Have you heard we only use 10% of our brains? If you have, you’ve bought into a popular myth. While that myth is harmless, others like, “The flu vaccination can give you the flu” can produce some harmful consequences.
I’ve run across a number of presentation myths over the years: New techniques hailed as “the latest, greatest idea.” Old rules passed down from generation to generation. Blindly followed, some of these myths can create real damage to your credibility and even derail your entire presentation.
Here are 5 myths I see floating around today that need to be busted.
5 Harmful Myths about Sales Presentations
Myth 1: Follow the 18-minute Ted Talk Rule.
Ted Talks have done a fantastic job of proving that it is possible to communicate effectively in a shorter amount of time. But there is nothing magical about 18-minutes. And trying to squeeze content necessary to address multiple customer needs or solutions into this arbitrary time frame can be disastrous.
The 18-minute rule was based on one neuroscience study and Ted Talk curator Chris Anderson’s opinion that 18-minutes is “short enough to hold people’s attention, including on the Internet, and precise enough to be taken seriously.” Even presentation guru Carmine Gallo (who once suggested all business pitches should follow the 18 minute rule) has done an about face. Here’s why salespeople should ignore this myth:
- Your scope and goals are different. 18-minutes is great for a Ted Talk, which focuses on a single idea and the goal of entertaining or building awareness. Salespeople likely have several ideas to present and their objective is to change behavior. That often requires more than 18-minutes.
- It is possible to maintain audience attention longer than 18-minutes. Human attention wanes after 10 minutes, however you can refresh your audience’s attention by engaging them through questions, video, or polls. Do this repeatedly and you can keep people engaged over a longer period of time.
Myth 2: Save the Best for Last.
If you’re taking 10, 20, or 30 minutes to get to the thing that matters most to your customer, you are too late! Here’s why:
- Attention spans are significantly lower later in the presentation
- Executives have often left the room
- Remaining customers are on information overload
- You may run out of time
Want proof? Gong.io analyzed 67,000+ SAAS demos and concluded that showing the customer the end result first was a more successful approach than holding it back until the end. The moral? Frontload the good stuff if you want to increase your success rate.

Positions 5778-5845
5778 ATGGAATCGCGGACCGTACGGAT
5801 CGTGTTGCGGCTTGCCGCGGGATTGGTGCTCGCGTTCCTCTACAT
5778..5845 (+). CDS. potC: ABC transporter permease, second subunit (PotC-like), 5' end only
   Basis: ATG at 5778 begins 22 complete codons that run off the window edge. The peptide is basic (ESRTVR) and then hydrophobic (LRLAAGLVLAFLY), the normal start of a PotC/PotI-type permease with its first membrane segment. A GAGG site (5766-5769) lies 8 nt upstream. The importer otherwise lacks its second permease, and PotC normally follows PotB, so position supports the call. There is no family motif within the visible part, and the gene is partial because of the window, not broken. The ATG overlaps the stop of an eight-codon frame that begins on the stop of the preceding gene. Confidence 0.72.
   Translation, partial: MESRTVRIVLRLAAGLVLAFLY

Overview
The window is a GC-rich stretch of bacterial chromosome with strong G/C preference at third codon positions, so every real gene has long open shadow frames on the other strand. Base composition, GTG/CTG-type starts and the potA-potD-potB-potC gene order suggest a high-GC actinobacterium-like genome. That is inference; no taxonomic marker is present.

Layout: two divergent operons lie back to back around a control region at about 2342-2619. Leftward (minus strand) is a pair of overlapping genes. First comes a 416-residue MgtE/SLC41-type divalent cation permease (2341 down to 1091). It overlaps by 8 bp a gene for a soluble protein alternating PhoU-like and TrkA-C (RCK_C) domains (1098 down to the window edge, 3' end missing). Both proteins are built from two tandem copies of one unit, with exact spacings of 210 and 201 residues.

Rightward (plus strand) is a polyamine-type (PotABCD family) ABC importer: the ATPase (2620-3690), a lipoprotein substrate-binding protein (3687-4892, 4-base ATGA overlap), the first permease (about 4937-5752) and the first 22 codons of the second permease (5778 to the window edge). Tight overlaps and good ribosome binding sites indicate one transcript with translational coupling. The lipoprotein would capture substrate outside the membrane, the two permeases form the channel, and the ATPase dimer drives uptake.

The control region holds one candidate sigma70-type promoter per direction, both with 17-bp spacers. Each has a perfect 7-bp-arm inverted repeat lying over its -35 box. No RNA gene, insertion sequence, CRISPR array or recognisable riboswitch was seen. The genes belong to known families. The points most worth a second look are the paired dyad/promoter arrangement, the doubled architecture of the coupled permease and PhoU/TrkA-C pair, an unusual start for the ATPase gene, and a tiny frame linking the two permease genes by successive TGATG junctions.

Myth 3: Presentations should follow the 10-20-30 Rule.
I’m a fan of Guy Kawasaki but disagree with his advice that presentations should use 10 slides or less, be no longer than 20 minutes, and use at least 30 point type. In my experience, bad presentations can have three slides or 103 slides and they can last 10 minutes or an hour.
Ultimately it is not the number of slides or minutes that determine whether a presentation is good or bad. It’s the quality of those slides, how they’re presented, and the story that you tell with them that determines whether your presentation hits the mark with your audience.
Myth 4: Too much practice will make you appear unnatural.
Imagine telling Michael Phelps to spend less time in the pool! Practice allows you to internalize your content so that you don’t have to struggle for words or meaning. It frees you up to place your energy and focus on your audience – where it belongs. So why shortchange yourself by skipping practice?
It’s not the act of practicing that makes you appear unnatural. But practicing incorrectly and reinforcing ineffective behaviors certainly can. Old-school techniques like pre-determining precisely what words to emphasize, where to pause, smile or gesture can create a mechanical delivery pattern that is painful for an audience to watch and tough for a presenter to break.
Myth 4: Never read from your slides.
Of course it is never acceptable to read every slide to your audience or to use your slides as a crutch. But when presenters take this advice to the extreme – by either ignoring your slides entirely or competing with them for attention – they inadvertently create audience confusion and tune out.
Here are some times when it makes sense to read from your slide:
- When your slide has a short quote, statistic or key message on it, go ahead and read it out loud. Your audience will be reading it anyway.
- When you have something in 30+ point type on your slide, it’s important enough for you to mention. If you fail to call out something on screen that is literally SCREAMING for attention, your audience will wonder why, and suddenly you’ve lost them.
Myth 5: Always save Q&A for the end.
When you save Q&A for the end of your presentation you relinquish control of how your presentation ends. What if you get a question you can’t answer or one that incites negative discussion? What if an audience member keeps the rest of the group hostage with a barrage of questions? Instead of leaving your audience with a powerful message, they end up remembering only the negative experience. Take control back by carving out a finite amount of time for questions before your closing.
Don’t let harmful myths derail your presentation. Stay up to date on your Presentation IQ by getting monthly tips and tactics to make most of those hard-won customer-facing moments.